If you’d like to view/listen to the two-hour meeting, you can do so at the link below! Please add any thoughts you have in the comments section. 😀

ETRU Admin FlashMeeting

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Hello world!

10 February 2009

Welcome to WordPress. This is your first post. Edit or delete it, then start blogging!


EdTechRoundup Special – Student blogging and WordPress Multi-User (WPMU)

4 February 2009

ETR Special“Best EdTechRoundup so far!”, “You guys are awesome!”, “I really enjoyed that discussion!” – just some of the comments by participants after last Sunday’s special on students blogging and using WordPress Multi-User (WPMU).

We had a number of participants who are experts on WPMU, including Jim Groom from the US and Dave Gilmour from East Lothian (Scotland).

Many thanks to John Johnston for grabbing the audio from the FlashMeeting!

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Dai Barnes has collated the links from the show on Diigo here.

 

The ETR wiki page for this special meeting was, appropriately, very much a team affair! 🙂

 

The music sample in the podcast is taken from Alice Russell’s ‘What We Want’


ETR Weekly #13 – BETT 2009, TeachMeet and Diigo

21 January 2009

Joe Rowing expressed a desire to lead the discussion this week and did a bang-up job of keeping everyone on track. After Doug Belshaw plugged our weekly FlashMeetings at TeachMeet on the Friday night of BETT 2009, we had a record turnout – 25 – on the Sunday evening! The discussion focused on the best and worst elements of BETT, how TeachMeet might be both protected and developed, and the merits of Diigo over Delicious for social bookmarking.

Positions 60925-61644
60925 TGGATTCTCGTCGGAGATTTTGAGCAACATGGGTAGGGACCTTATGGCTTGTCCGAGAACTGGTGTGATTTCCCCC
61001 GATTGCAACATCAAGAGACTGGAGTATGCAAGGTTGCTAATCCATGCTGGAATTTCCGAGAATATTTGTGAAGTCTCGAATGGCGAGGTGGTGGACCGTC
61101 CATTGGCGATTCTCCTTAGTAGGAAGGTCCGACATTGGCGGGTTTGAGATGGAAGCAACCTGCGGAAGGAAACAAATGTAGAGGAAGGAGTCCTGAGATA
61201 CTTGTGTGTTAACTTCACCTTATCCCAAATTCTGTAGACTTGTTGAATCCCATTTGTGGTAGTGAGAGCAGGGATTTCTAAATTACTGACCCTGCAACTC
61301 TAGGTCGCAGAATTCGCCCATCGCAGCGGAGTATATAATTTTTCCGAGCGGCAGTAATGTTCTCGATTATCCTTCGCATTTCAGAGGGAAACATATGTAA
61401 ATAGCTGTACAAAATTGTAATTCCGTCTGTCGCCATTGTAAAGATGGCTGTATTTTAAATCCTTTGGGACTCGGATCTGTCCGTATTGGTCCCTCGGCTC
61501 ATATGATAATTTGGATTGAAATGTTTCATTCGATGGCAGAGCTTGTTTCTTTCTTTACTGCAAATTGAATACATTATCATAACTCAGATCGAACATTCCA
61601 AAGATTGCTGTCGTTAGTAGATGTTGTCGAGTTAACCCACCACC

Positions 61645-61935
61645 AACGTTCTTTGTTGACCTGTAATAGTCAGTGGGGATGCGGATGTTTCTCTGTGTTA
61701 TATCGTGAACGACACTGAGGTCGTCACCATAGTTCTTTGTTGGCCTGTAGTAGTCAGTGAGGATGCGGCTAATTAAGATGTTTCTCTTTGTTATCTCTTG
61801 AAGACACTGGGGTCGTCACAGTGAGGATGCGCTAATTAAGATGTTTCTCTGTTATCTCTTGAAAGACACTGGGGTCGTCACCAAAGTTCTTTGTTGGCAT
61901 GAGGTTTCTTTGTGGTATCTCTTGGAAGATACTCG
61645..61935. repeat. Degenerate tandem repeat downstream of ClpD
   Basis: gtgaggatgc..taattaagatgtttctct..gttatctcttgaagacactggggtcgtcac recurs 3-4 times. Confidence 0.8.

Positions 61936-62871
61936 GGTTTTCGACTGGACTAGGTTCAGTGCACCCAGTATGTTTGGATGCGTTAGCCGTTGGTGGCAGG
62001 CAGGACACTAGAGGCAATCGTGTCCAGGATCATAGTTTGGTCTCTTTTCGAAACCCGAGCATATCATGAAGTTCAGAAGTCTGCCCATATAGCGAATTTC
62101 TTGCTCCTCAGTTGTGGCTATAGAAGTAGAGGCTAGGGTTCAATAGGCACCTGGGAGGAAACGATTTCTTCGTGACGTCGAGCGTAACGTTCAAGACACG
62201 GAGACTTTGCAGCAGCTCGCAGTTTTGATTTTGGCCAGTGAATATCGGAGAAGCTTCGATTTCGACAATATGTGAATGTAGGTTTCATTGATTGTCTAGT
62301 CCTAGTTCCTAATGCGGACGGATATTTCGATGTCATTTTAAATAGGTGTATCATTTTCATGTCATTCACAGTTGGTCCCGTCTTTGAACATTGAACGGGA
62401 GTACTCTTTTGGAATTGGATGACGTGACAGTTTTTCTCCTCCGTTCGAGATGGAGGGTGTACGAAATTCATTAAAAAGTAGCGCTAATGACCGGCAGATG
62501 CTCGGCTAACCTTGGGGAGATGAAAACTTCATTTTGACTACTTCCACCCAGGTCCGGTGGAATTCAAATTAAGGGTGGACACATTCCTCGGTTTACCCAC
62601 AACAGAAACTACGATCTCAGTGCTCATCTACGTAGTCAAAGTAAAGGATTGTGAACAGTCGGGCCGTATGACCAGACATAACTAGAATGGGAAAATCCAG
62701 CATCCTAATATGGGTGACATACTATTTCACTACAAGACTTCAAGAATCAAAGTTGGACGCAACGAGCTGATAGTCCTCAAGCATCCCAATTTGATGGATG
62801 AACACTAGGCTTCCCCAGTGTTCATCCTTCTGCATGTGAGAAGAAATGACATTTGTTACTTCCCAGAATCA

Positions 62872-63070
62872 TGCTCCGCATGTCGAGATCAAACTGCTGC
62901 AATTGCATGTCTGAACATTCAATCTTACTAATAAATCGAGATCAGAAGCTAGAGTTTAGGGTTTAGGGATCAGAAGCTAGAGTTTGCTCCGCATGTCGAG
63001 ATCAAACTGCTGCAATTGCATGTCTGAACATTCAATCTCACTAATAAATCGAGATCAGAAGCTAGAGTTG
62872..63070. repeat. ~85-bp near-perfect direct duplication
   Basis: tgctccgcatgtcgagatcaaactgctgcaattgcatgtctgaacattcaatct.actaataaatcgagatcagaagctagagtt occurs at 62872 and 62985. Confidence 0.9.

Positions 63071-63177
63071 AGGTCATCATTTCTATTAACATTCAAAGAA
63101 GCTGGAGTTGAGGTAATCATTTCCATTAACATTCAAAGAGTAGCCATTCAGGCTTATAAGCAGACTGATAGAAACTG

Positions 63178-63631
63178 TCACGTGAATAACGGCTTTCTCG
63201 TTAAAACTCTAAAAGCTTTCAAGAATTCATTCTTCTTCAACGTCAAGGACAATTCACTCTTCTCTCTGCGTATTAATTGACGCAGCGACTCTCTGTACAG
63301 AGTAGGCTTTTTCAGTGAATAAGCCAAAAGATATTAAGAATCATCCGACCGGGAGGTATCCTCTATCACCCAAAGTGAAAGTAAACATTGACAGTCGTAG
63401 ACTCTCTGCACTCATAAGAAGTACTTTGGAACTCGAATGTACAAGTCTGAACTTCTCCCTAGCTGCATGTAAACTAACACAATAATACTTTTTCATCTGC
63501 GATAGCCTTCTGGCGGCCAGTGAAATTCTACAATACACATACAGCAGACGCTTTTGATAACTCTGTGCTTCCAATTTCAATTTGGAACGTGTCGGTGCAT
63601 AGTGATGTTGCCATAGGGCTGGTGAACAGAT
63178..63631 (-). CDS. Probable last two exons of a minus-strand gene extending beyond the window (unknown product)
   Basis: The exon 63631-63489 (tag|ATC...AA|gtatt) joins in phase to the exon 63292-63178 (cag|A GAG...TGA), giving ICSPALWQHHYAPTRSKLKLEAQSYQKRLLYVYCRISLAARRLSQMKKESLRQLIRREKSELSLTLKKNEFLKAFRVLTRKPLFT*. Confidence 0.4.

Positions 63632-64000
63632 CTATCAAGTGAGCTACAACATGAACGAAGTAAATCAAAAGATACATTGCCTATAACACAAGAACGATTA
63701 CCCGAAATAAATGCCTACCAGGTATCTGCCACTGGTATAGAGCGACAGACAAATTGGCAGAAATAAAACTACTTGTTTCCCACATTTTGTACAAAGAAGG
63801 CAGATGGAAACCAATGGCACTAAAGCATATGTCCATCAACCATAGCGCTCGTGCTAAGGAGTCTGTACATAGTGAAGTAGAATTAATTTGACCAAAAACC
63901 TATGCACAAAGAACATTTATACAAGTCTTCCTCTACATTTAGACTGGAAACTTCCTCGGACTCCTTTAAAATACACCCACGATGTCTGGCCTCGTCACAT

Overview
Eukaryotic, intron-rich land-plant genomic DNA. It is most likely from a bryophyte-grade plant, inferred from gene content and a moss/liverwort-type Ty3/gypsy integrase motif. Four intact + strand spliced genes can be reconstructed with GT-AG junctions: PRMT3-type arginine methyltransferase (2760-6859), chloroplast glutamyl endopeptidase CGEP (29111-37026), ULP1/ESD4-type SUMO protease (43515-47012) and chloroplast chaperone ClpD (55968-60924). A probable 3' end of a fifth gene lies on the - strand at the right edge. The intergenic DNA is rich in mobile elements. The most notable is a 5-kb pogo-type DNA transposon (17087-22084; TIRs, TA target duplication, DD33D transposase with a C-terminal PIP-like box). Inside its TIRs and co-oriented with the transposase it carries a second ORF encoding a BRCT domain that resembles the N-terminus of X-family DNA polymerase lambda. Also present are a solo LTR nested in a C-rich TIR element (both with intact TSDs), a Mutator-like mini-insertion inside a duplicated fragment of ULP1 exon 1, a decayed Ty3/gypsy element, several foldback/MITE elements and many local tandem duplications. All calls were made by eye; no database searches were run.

Many thanks to John Johnston for grabbing the audio from the FlashMeeting!

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Dai Barnes has collated the links from the show on Diigo here.

 

Lisa Stevens has tidied up the ETR wiki page a bit for this week’s show.

 

The music sample in the podcast is taken from Alice Russell’s ‘What We Want’

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ETR Weekly #12 – BETT 2009, Jumpbox, and more!

14 January 2009

Dai Barnes did a sterling job steering the conversation this week. Whether it was because it was the week before the all-pervasive BETT 2009, because it was the weekend after the first week back at school, or a combination of the two, there were less in attendance. Thankfully, the quality of the conversation didn’t drop with the numbers and, in fact, the fruits of the discussion in terms of an installation of Jumpbox, can be found at EdTechRoundup.co.uk 🙂